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The return of religion to Europe

by Jan-werner Mueller

BUDAPEST — It’s a well-worn contrast: the United States is religious, Europe is secular. Yet, in some respects, this cliched opposition has actually been reversed recently: Religion played virtually no role during the last American presidential election, while in a range of different European countries major controversies about religion have flared up, suggesting that questions of faith are back at the center of European politics.

Consider French President Nicolas Sarkozy. On numerous occasions, he has argued that his country needs to rethink its traditional strict separation of state and religion. In particular, according to the twice-divorced self-confessed “cultural Catholic,” France should develop a “positive secularism.” In contrast to a negative separation, which according to Sarkozy “excludes and denounces,” a positive separation invites “dialogue” and recognizes the social benefits of religion.

In a much criticized speech in Rome at the end of 2007, Sarkozy acknowledged the Christian roots of France, “the eldest daughter of the Church”; he also praised Islam during a visit to Saudi Arabia. Now he wants state subsidies for faith-based organizations — a policy proposal that upsets his many secularist critics.

This new appeal to religion — after a long period when it was taken for granted that secularization would make religion less and less politically relevant — is not an exclusively French phenomenon. The Spanish People’s Party tried hard to mobilize Catholics during the election campaign in March 2008. The church supported the PP against Prime Minister Jose Luis Rodriguez Zapatero, whose advocacy of gay marriage, more relaxed divorce laws and the removal of compulsory religion classes from the national curriculum, upset many religious conservatives. Zapatero eventually felt it necessary to tell a Vatican envoy that Spanish bishops should stop meddling in the elections (which the prime minister won).

In Italy, Prime Minister Silvio Berlusconi precipitated a constitutional crisis by trying to rush through emergency legislation to prevent a comatose patient from being taken off life support. This reminded many observers of what America’s Republican Party tried to do to demonstrate its “pro-life commitments” during George W. Bush’s presidency.

Finally, there is Britain, usually seen as perhaps the most secular country in Western Europe, and thus the least likely candidate to see the return of religion of any kind (outside its Muslim community). Under David Cameron’s leadership, the newly invigorated Conservative Party is listening to a number of thinkers, dubbed “red Tories,” who urge the party to turn its back on Thatcherism and embrace civil society, local community, the family and, not least, religion as a major force in fostering responsible social behavior.

In short, there is a pattern here. But the point is not that individuals in different European countries are becoming more religious — there is hardly any evidence for that. Globally, there might be good reasons to talk about what sociologists describe as the rise of “postsecular societies,” but Europe remains the exception. What really explains these new public controversies surrounding religion is something else, something political: the dilemma in which rightwing and center-right European parties find themselves.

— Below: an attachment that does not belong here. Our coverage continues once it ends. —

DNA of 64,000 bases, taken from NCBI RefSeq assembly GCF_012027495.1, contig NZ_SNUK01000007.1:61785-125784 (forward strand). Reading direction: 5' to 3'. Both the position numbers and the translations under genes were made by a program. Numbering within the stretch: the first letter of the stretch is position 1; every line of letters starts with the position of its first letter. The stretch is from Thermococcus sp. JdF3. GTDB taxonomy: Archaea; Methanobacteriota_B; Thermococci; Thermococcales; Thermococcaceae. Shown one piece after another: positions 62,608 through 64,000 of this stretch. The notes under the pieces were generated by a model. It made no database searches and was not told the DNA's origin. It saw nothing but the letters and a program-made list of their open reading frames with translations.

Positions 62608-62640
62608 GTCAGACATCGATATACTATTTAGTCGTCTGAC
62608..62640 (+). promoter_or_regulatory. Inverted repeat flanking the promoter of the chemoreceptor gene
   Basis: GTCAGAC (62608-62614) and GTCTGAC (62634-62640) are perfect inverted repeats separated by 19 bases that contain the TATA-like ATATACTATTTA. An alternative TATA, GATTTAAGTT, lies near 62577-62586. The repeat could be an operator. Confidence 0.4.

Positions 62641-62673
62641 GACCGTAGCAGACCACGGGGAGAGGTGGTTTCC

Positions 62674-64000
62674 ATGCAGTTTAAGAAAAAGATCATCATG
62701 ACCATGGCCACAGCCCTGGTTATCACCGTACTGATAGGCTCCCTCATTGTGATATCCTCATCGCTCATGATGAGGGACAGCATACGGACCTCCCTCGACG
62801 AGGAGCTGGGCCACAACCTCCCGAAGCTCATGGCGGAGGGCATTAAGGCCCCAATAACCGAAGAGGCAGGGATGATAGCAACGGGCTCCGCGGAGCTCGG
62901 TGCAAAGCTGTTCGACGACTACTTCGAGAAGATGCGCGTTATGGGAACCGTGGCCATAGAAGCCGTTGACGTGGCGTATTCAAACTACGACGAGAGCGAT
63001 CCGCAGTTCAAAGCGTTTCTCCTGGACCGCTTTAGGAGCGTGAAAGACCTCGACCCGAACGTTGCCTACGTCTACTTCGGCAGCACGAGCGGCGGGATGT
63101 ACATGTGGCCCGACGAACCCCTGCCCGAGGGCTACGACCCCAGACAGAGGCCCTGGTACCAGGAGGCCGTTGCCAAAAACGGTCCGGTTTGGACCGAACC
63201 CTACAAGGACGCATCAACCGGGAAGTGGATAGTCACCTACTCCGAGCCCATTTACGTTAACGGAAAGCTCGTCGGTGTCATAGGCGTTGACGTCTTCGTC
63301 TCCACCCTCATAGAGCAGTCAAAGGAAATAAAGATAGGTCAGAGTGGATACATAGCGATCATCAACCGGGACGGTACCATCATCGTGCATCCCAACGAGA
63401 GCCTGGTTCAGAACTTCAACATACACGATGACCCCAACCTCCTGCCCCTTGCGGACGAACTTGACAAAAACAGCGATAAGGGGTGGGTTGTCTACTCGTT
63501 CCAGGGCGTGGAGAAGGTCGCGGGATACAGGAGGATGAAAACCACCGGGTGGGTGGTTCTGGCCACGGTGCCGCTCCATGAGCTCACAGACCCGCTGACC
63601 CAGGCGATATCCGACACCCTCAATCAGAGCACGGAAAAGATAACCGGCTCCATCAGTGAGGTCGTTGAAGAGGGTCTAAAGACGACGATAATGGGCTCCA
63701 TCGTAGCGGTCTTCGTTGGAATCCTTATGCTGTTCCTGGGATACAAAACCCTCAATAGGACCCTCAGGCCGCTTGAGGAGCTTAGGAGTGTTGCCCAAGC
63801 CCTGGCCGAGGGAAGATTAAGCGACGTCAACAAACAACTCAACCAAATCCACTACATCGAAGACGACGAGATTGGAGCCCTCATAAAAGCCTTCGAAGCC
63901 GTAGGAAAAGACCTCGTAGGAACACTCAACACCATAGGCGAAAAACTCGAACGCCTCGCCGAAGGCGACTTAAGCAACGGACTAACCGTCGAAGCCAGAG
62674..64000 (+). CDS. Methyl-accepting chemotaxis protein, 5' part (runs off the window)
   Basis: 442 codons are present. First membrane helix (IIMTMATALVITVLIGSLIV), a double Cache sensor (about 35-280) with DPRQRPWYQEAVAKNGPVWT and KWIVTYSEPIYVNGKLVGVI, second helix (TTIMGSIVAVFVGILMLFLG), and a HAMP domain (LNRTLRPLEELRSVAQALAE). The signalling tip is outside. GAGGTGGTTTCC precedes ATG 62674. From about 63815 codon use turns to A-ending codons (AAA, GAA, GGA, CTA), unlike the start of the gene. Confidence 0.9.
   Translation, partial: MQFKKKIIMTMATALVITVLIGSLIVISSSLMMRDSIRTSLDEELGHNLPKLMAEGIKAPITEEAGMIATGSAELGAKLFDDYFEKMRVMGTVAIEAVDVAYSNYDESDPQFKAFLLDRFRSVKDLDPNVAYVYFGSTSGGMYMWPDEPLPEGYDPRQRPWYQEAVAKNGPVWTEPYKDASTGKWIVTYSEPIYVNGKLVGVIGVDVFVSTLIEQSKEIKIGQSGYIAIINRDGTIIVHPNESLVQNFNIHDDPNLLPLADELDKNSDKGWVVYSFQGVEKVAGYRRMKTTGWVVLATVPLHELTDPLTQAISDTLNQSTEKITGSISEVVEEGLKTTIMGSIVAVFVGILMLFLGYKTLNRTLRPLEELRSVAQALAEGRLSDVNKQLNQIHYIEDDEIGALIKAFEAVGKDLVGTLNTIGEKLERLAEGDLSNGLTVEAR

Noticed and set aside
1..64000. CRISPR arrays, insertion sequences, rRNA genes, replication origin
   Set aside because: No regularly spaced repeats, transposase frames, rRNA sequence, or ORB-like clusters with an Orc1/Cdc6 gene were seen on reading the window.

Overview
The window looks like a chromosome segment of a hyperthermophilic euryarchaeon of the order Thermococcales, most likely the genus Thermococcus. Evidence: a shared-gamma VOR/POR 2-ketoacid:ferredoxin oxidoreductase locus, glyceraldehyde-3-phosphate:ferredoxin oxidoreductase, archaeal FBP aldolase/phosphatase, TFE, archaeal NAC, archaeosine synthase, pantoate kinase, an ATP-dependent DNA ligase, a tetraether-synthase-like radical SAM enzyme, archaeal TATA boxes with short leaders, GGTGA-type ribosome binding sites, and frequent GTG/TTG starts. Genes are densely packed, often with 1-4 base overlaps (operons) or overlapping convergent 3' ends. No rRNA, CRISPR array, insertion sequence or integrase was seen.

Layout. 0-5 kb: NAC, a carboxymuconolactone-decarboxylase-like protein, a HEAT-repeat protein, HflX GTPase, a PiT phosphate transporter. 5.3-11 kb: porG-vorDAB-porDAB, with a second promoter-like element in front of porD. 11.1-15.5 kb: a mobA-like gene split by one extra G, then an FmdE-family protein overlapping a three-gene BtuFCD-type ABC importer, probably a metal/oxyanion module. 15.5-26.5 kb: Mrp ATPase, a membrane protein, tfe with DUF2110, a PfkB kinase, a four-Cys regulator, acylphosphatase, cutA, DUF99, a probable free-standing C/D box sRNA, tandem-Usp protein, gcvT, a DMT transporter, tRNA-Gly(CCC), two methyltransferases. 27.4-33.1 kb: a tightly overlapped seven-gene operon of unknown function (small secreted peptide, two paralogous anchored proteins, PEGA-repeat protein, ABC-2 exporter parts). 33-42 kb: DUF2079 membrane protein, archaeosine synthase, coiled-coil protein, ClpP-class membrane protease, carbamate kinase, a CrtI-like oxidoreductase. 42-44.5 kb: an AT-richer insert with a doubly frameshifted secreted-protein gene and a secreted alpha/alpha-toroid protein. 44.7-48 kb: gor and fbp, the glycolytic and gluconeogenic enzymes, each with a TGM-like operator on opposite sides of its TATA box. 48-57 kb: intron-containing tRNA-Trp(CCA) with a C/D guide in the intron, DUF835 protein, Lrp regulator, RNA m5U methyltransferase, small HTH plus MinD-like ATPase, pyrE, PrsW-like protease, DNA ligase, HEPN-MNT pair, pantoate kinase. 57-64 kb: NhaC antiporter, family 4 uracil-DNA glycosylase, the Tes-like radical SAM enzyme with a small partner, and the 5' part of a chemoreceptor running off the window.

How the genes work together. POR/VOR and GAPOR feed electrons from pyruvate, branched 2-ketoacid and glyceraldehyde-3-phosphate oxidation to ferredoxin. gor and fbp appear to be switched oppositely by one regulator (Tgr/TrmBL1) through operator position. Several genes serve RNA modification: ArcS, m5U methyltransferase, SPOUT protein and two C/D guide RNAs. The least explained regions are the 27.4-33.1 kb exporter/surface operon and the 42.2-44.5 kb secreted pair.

Many of these parties used to advocate market radicalism, or at least strong doses of economic liberalization. Not just since the financial crisis have they retreated from these positions and tried to fashion a gentler, more socially conscious image.

Yet, in the search for what Cameron has called a new “look, feel, and identity,” these parties have been treading a fine line: On the one hand, they have attempted to appear more modern — for example, by appointing an increasing number of women and members of ethnic minorities to Cabinet posts. On the other hand, they have painted themselves as sworn enemies of the left’s supposed moral relativism — an image for which the recourse to religion is obviously helpful.

In fact, some intellectuals close to the right have long advocated an opening toward Europe’s Muslim immigrants and their descendants. Where they can vote, so the argument goes, Muslim traditionalists would rather vote for a conservative party, even if it has Catholic roots, than for a secular leftwing party perceived as advocating loose morals.

This is not to say that all appeals to religion are just cynical election ploys. Especially in the face of the financial crisis, religion has been presented as a source for what Sarkozy and German Chancellor Angela Merkel have called the project of “moralizing capitalism.”

That is not an absurd idea. There is a long and distinguished tradition of Catholic social thought. But taking these traditions seriously would require much larger transformations of capitalism than even avowed Christian Democrats are prepared to contemplate, including a much wider distribution of ownership and mechanisms for involving workers in management. Theories of “red Toryism” might go some way in this direction, but it remains to be seen whether they will ever translate into practice.

For the moment, the temptation is for the European right to find its “new look” through a selective appeal to religion — and wait and see whether it works as an electoral strategy.

They should remember, though, that starting a Kulturkampf is to play with fire: It might be possible to instrumentalize religious passions for a time; but such passions cannot permanently be controlled from above.

Jan-Werner Mueller is associate professor of politics at Princeton University and an Open Society fellow at Central European University, Budapest. © 2009 Project Syndicate/Institute for Human Sciences (www.project-syndicate.org)